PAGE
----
Journeys in general term serves as trope for the Yoruba, in cognitive aesthetic terms. Its aesthetics development, even in everyday speech, serves as a primed prefix to any wise saying, rendered as Yorùbá bọ, that is, the "Yoruba retorts or returns", "Retorts" in this sense shares a verb and semantic equivalence with "returns". In other words, Knowledge and discovery are predicated on a temporal and spatio-spiritual journey. Qaddish will exhibit several dimensions of this spiritual journey in space and time. Time present, past and future dialogue will compete for attention. An aspect of this will be evident in the display of an interactive Wheelchair, whose presence in space will trigger a dialog with the past, and its auto movement in space compels us to acknowledge the present. 

Drawing from the Yoruba cosmogony and collaborating with modern day use of robotic technology, the Wheelchair will embody the metaphor of the space-time continuum as in most African masks. Breaking the words literally, we get 'wheel', usually used to pierce time and space, and 'chair' as a static designed object slowing down time and marking a static space, since time cannot be separated from space, we have 'time-space,' in other words, the undecoded 'wheel-chair' is fossilized message, a single instance that is representative of other instances, other spaces and times, it is a repository of the intrinsic connectedness of temporal and spacial relationship, of a time past and of current knowledge such as myth, legend and the history such paradox exhibits. 

Through its evocation of several dimensions of time, realized in the congealed narratives of the figurative sculpture of condensed myths, current discourses, and a power to prognosticate, the wheelchair suggests a multimedia event, even in its static state, it compel a visual discourse. The chair will exercise an anarchic force upon perceptions, breaking down compartmentalizing categories by being able to move unaided by living beings and uninhibited between reality and magic, the referential and the semantic. 

In my approach to art, one thing is clear, this one thing however, might be seen as connection of many things that have simultaneously come to rest within my restless mind, and my body have created a precept and a refuge for these complexities. My personal need for comprehension, for finding answers to the many questions that surfaces on my mind on a daily basis, together with my own personal artistic preoccupation, with a dire need to heel and to advance art and humanity, and to be a bridge between aesthetics that has either been wrongly understood or dismissed as low art, and in all of that i have also find a space for my spirituality, in search of unity with the cosmos, with God and hoping to recover a certain verticality, to recover the authentic self that is neither subjugated to norms, history, the past nor thrown aback in his right to the assured presence. This meant for me tapping into age long Yoruba philosophies, which already neatly outlined the part of the self, of alterity, of the commune and of the divine, in its imagination and the role of aesthetic beauty and of art. With enough skills, talent, experience and knowledge, that i have been able to gather and exercise through my practice, i hope to take from this diverse sources aesthetic and transpose them into contemporary, and urban context.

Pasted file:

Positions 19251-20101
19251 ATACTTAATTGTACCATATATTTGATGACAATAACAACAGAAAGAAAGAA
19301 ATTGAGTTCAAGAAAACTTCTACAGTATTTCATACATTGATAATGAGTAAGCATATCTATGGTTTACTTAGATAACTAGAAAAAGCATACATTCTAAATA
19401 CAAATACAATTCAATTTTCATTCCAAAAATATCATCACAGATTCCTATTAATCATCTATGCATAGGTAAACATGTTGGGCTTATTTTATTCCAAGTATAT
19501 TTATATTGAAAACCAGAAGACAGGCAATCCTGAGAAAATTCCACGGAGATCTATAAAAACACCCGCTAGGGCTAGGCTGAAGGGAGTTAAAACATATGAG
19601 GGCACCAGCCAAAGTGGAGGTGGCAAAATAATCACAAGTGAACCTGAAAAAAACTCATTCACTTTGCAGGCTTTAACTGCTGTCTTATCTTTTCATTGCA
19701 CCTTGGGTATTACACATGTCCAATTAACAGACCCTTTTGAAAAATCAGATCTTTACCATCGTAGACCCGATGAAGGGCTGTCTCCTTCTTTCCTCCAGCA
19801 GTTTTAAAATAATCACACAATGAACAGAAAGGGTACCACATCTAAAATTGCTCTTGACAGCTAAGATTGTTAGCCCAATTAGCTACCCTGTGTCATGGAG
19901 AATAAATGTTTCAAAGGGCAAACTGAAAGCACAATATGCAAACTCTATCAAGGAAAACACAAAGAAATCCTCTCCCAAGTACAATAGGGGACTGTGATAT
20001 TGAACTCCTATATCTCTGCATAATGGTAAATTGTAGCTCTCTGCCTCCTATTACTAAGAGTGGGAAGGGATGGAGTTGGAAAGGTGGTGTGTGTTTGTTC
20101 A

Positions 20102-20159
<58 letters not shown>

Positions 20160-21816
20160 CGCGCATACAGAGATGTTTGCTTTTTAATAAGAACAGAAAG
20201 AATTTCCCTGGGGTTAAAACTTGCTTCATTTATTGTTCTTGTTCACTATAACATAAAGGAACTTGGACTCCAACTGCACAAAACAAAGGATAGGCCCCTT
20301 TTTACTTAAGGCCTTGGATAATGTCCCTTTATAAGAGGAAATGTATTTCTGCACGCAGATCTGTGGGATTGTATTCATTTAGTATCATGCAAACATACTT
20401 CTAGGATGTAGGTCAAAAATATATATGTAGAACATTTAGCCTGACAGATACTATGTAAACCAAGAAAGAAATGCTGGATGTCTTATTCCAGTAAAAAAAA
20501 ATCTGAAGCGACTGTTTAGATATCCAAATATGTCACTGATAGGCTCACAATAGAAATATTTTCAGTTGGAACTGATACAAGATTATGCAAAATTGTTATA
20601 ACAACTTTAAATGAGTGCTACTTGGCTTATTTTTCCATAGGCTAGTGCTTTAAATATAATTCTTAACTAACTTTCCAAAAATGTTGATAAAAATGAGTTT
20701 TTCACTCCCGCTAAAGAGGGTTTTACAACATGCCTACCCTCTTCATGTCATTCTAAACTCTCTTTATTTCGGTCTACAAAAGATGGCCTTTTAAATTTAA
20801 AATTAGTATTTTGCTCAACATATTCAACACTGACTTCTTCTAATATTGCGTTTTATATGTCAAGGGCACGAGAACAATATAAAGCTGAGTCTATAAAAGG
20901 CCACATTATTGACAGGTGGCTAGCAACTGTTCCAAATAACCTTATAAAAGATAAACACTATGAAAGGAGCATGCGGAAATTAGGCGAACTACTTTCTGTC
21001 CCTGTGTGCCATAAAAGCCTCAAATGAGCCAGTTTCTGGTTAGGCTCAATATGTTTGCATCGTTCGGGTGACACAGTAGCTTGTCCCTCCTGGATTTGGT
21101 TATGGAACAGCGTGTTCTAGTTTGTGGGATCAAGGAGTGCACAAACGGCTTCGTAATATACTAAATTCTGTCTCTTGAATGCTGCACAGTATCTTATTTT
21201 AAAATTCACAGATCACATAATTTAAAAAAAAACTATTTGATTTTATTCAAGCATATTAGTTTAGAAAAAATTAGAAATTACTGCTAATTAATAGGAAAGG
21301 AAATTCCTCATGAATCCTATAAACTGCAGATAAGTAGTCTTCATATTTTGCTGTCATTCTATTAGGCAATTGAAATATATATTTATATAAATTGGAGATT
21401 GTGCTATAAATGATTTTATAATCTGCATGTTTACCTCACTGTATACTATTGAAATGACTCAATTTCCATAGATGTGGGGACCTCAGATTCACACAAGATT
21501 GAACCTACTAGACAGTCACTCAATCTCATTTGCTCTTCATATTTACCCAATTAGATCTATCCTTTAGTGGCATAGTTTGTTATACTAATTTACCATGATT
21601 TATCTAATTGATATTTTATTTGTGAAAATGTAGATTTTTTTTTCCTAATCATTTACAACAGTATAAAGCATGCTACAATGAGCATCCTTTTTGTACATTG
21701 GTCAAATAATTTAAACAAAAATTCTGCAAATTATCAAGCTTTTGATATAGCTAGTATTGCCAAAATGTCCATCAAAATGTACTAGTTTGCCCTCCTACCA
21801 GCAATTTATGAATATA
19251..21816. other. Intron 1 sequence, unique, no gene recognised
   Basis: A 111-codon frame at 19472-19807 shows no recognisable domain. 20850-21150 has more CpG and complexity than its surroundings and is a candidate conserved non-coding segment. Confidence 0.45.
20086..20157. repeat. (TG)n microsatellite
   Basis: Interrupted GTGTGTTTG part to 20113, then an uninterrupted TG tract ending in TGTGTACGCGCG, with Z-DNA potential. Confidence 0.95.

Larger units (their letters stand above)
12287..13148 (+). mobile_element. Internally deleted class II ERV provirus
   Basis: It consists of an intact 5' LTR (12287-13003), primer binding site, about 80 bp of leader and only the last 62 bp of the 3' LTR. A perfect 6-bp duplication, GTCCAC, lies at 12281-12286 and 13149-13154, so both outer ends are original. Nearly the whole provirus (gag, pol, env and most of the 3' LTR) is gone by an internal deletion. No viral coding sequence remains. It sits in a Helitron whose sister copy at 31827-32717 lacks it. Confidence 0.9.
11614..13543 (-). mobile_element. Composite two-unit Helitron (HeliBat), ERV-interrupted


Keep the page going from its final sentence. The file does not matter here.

I am particularly animated by body memory, rather than history, by the will to reach out and communicate with the audience, above the will to express something of the self, and in so, I've constantly searched for ways to fuse poetic attitudes with a particularly traditional satirical and fictitious modes of story telling, as in the griot tradition, combining both social history, collective memory or collective amnesia with personal autobiography, as a critical lunching pad in the process of myth reading and communal rejuvenation. In most of my works - including group pieces - the dancer is always given the dramaturgic and choreographic liberty, to present himself as himself but pointing to something else, there is restricted level of show off, but a responsibility of an interpreter and the humility of a messenger. Through self exposure and auto derision, or self fortification and self proclamation, the dancer also weans his audience from any license of criticism they might have of both his art and the message thereon.

I have by no means felt at ease with the saying that "Dance is a language" or a 'form' of 'expression' and often outraged by audiences who want - by all means - to understand my performance, as one probably understands a piece of writing. Language can do less when dance is in view, and 'forms' denote something fixed. Body movement, or simply put, action has always been a superior mode of thought and of communication, therefore, the contextual meanings in my performances are neither eternal nor immutable, but mere signifiers in time and space. For me, a performance is simply an experience, not a cerebral one however, it is rather a brief shared moment of vitality, of healing, of social purification, where i sometimes make allusions to antisocial behaviors, but above all it is to mediate between the here and then and to make balance.